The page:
London care-worker training cat to be a therapist
A London care-worker is hoping that his cat might bring joy and laughter to his clients and neighbours in Camden. His training program invloves taking his sweet 'Quita' everywhere with him - including new cities and transportation systems.
Published on the 09/07/2019, 17:00, Updated on the 19/12/2019, 15:24
Quita the cat is in training to become the UK’s first independent therapy cat, and is already charming locals with her haunted stare, tiger-like appearance, and flicking tail-tip.
“If she does get overly playful and a risk of aggression emerges, we tend to point at her and she stops,” Bob Padron told The Evening Standard. “Either that or we just stop giving her attention – that usually does the trick.”
The cat has met a number of celebrities on her walks around the city, including known animal-lover Ricky Gervais and London’s Mayor Sadiq Khan, greeting them with, what seems in pictures to be somewhat of a mild indifference.
More than just a pretty face?
Naturally, there is a social media account involved: Quita’s Instagram following is fast-approaching 4,000.
But while cats may look cute and loveable in photographs, can a representative of the notoriously combative species offer similar appeal in flesh and blood?
“It was my aunt’s idea to train her as a therapy cat,” says Padron, who has a heart of gold. “Engaging with pets as a form of therapy is a widely established practice in the US, and my aunt who’s from California suggested Quita could similarly bring joy over here.”
Padron has been named the UK’s “Most Outstanding Leader in the Care Sector” on two occasions thanks to his hard work and, perhaps, his incredible sense of optimism.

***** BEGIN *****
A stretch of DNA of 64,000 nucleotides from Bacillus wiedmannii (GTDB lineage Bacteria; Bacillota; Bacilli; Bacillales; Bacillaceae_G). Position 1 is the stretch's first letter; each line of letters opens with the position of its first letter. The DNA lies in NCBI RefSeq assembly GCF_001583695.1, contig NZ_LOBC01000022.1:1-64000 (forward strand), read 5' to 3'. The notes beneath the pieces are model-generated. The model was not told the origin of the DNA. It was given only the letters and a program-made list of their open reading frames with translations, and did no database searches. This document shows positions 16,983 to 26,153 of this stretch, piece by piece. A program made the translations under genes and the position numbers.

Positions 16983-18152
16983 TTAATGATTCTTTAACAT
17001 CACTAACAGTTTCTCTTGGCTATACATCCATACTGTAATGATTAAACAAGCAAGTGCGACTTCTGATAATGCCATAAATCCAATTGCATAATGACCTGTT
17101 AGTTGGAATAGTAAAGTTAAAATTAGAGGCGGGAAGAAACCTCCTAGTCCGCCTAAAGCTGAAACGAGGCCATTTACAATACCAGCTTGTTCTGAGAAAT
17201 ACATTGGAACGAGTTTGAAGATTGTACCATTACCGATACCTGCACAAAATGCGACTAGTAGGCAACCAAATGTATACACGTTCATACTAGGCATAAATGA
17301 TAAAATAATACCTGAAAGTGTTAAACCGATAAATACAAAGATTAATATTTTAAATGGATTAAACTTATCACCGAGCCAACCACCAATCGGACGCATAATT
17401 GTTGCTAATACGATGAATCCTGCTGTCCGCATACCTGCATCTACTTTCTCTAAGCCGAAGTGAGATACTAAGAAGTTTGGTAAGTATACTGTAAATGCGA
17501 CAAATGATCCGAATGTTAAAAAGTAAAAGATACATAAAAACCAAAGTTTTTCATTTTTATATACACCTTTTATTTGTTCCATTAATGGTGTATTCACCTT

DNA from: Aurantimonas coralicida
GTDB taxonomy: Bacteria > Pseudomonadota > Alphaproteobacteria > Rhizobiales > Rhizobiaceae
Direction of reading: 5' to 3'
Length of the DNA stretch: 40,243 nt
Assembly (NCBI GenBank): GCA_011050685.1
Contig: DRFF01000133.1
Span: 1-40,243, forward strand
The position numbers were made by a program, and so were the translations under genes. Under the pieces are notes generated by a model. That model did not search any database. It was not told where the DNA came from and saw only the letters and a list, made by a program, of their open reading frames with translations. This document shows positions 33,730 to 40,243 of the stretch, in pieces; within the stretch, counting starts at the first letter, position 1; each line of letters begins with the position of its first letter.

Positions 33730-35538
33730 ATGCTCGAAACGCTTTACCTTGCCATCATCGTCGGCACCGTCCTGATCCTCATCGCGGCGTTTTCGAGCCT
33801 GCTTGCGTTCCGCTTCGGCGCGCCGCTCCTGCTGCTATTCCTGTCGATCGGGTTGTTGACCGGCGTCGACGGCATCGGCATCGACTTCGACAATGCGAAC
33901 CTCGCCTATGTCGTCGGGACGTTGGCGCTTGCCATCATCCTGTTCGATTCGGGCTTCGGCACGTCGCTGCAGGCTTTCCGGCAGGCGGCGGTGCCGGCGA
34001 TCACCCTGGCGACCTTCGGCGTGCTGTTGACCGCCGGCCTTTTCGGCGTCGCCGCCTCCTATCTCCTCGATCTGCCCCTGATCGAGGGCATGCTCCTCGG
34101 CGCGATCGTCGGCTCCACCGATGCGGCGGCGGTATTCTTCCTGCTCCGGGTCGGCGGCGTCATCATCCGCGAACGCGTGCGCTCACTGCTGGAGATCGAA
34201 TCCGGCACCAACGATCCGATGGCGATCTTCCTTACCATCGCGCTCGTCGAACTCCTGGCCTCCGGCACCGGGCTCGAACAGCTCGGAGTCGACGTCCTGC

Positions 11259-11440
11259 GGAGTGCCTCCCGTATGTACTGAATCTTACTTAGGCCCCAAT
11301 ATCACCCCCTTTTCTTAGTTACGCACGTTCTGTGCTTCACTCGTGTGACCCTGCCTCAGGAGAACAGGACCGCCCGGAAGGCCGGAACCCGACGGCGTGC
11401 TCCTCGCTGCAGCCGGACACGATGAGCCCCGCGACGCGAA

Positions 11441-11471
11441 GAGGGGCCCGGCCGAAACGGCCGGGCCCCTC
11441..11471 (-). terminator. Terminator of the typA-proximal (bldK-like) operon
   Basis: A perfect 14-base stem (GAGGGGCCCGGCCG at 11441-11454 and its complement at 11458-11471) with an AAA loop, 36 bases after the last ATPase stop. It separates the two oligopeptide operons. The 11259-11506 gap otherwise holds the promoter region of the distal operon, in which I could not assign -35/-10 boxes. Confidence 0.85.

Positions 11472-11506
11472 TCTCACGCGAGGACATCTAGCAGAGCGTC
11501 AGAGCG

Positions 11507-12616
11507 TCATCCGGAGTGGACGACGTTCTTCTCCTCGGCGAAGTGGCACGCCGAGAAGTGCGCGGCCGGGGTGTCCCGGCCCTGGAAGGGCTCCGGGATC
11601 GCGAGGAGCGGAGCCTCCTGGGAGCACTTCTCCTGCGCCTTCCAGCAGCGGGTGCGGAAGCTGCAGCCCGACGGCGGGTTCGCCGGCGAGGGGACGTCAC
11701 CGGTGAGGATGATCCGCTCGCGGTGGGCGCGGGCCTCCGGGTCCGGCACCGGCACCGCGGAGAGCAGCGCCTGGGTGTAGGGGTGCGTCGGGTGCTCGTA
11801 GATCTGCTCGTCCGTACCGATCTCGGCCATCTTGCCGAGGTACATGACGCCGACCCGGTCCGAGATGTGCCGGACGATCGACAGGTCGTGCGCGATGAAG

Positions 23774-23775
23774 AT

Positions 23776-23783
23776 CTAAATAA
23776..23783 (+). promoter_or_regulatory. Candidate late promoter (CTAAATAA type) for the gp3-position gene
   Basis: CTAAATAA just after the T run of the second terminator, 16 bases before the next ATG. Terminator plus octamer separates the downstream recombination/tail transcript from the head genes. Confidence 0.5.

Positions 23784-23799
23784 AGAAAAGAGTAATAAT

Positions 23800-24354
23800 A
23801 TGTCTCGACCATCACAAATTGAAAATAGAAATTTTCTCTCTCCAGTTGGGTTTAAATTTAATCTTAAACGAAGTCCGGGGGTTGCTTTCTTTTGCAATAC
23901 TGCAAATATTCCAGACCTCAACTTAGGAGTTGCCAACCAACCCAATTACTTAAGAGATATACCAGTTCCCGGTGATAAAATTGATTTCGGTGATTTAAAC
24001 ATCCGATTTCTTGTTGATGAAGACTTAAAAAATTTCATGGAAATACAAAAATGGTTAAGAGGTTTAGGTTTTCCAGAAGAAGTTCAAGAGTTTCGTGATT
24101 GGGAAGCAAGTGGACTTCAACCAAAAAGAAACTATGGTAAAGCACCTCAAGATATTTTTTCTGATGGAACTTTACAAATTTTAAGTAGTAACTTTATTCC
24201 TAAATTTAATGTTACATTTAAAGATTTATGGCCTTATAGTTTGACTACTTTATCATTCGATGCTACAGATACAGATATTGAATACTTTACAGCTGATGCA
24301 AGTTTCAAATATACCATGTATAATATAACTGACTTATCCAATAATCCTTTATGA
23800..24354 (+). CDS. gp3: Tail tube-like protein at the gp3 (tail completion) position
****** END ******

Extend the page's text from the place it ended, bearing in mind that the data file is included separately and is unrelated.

“We’ve always tried to establish a happy, upbeat atmosphere here but, as animal lovers, we thought a cat would bring a real boost,” he says, of his efforts to introduce Quita to the Penrose Care premises as ‘office cat.’
What could go wrong?
The caregiver and romantic Padron grew up in a small California town with turtles, fish, and a duck, who was named Sam. He moved to London 12 years ago and brought his optimism with him.
Quita will need to be over nine months old before she’s allowed to take a temperament test and potentially become a Pets As Therapy-approved therapist.
While they’re waiting, Padron likes to take Quita on long strolls on her lead, even utilizing London’s Tube system to get the little monster from place to place.
“She’s honestly the happiest cat I’ve ever met. She’s so outgoing, not introverted like many other cats and she really does love just being with people,” Padron confirms.